The CIS Amazon Web Services Foundations v1.2.0 provides prescriptive guidance for configuring security options for a subset of Amazon Web Services with an emphasis on foundational, testable, and architecture agnostic settings. 

Specific Amazon Web Services in scope include:


  • AWS Identity and Access Management (IAM)
  • AWS Config
  • AWS CloudTrail
  • AWS CloudWatch
  • AWS Simple Notification Service (SNS)
  • AWS Simple Storage Service (S3)
  • AWS VPC (Default)


ControlDescription
1.1 Avoid the Use of the Root AccountThe "root" account has unrestricted access to all resources in the AWS account. It is highly recommended that the use of this account be avoided.
1.2 Ensure Multi-Factor Authentication (MFA) is Enabled for All IAM Users that Have a Console PasswordMulti-Factor Authentication (MFA) adds an extra layer of protection on top of a user name and password. With MFA enabled, when a user signs in to an AWS website, they will be prompted for their user name and password as well as for an authentication code from their AWS MFA device. It is recommended that MFA be enabled for all accounts that have a console password.
1.3 Ensure Credentials Unused for 90 Days or Greater are DisabledAWS IAM users can access AWS resources using different types of credentials, such as passwords or access keys. It is recommended that all credentials that have been unused in 90 or greater days be removed or deactivated.
1.4 Ensure Access Keys are Rotated Every 90 Days or LessAccess keys consist of an access key ID and secret access key, which are used to sign programmatic requests that you make to AWS. AWS users need their own access keys to make programmatic calls to AWS from the AWS Command Line Interface (AWS CLI), Tools for Windows PowerShell, the AWS SDKs, or direct HTTP calls using the APIs for individual AWS services. It is recommended that all access keys be regularly rotated.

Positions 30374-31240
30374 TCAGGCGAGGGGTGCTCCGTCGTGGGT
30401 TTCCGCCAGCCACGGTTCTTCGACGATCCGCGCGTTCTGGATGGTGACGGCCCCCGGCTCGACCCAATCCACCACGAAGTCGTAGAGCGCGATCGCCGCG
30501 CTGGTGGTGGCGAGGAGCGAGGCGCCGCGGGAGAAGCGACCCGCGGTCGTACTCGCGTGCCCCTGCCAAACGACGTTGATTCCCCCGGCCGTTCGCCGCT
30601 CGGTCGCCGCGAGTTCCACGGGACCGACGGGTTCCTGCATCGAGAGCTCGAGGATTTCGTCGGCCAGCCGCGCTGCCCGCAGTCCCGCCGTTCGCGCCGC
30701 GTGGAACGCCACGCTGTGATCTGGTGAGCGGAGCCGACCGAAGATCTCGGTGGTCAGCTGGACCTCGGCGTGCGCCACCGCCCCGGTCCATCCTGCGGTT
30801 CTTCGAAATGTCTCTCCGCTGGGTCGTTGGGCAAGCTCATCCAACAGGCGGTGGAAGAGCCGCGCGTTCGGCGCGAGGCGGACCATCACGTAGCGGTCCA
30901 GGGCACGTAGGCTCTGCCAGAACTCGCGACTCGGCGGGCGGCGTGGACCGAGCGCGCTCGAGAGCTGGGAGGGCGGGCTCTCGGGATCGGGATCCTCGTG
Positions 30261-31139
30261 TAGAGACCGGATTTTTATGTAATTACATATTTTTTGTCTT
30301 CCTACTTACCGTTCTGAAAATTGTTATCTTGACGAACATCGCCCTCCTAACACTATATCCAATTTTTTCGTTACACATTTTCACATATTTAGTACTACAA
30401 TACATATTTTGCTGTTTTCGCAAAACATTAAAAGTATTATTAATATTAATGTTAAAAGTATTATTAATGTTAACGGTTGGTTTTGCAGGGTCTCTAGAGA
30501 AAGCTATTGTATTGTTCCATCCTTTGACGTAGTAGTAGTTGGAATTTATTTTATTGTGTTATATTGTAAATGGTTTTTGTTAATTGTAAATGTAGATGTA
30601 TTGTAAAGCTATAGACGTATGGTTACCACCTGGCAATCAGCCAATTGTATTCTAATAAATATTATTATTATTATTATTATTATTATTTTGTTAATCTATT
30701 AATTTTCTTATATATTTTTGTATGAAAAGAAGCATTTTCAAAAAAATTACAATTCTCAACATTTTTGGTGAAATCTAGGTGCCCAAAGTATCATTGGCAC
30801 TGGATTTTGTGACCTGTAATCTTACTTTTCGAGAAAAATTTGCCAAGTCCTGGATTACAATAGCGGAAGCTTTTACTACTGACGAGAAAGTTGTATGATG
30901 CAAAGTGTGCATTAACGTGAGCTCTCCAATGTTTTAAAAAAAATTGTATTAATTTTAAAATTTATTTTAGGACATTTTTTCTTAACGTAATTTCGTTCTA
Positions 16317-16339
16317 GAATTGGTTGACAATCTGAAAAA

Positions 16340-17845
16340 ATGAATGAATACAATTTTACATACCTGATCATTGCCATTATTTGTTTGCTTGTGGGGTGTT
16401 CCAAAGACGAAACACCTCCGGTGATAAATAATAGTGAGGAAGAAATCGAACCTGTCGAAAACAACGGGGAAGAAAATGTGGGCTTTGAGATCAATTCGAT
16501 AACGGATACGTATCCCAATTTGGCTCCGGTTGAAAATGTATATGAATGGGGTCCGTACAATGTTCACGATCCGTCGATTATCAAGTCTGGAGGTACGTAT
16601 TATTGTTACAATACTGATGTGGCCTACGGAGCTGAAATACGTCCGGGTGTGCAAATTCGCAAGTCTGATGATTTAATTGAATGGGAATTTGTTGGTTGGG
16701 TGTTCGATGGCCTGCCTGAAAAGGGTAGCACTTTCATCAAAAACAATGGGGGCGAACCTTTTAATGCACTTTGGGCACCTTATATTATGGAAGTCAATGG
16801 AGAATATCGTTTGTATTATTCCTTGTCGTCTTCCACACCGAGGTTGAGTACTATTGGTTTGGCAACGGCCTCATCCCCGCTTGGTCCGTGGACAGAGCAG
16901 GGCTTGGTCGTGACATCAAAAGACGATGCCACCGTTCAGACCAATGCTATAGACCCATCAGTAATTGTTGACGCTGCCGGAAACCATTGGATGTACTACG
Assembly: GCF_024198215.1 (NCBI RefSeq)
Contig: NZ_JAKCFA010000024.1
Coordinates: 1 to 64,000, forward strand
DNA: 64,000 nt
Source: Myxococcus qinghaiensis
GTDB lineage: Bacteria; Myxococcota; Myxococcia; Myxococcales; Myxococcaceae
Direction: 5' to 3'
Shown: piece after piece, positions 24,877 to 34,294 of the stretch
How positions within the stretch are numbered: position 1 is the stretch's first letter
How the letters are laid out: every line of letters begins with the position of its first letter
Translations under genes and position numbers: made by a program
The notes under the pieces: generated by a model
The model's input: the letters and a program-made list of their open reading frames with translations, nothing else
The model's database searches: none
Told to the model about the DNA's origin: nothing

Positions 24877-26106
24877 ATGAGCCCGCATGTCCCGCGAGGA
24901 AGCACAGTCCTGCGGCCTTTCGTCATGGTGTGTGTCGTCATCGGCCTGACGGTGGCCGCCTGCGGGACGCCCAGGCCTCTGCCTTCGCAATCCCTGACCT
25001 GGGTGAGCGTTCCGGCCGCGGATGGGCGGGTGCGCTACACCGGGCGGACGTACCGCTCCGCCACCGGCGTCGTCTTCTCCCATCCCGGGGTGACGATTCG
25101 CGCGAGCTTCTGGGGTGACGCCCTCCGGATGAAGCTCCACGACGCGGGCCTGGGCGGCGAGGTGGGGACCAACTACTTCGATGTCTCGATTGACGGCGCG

1.5 Ensure IAM Password Policy Requires at Least One Uppercase LetterPassword policies are, in part, used to enforce password complexity requirements. IAM password policies can be used to ensure password are comprised of different character sets. It is recommended that the password policy require at least one uppercase letter.
1.6 Ensure IAM Password Policy Requires at Least One Lowercase LetterPassword policies are, in part, used to enforce password complexity requirements. IAM password policies can be used to ensure password are comprised of different character sets. It is recommended that the password policy require at least one lowercase letter.
1.7 Ensure IAM Password Policy Requires at Least One SymbolPassword policies are, in part, used to enforce password complexity requirements. IAM password policies can be used to ensure password are comprised of different character sets. It is recommended that the password policy require at least one symbol.
1.8 Ensure IAM Password Policy Requires at Least One NumberPassword policies are, in part, used to enforce password complexity requirements. IAM password policies can be used to ensure password are comprised of different character sets. It is recommended that the password policy require at least one number.
1.9 Ensure IAM Password Policy requires Minimum Length of 14 or GreaterPassword policies are, in part, used to enforce password complexity requirements. IAM password policies can be used to ensure password are at least a given length. It is recommended that the password policy require a minimum password length 14.
1.10 Ensure IAM Password Policy Prevents Password ReuseIAM password policies can prevent the reuse of a given password by the same user. It is recommended that the password policy prevent the reuse of passwords.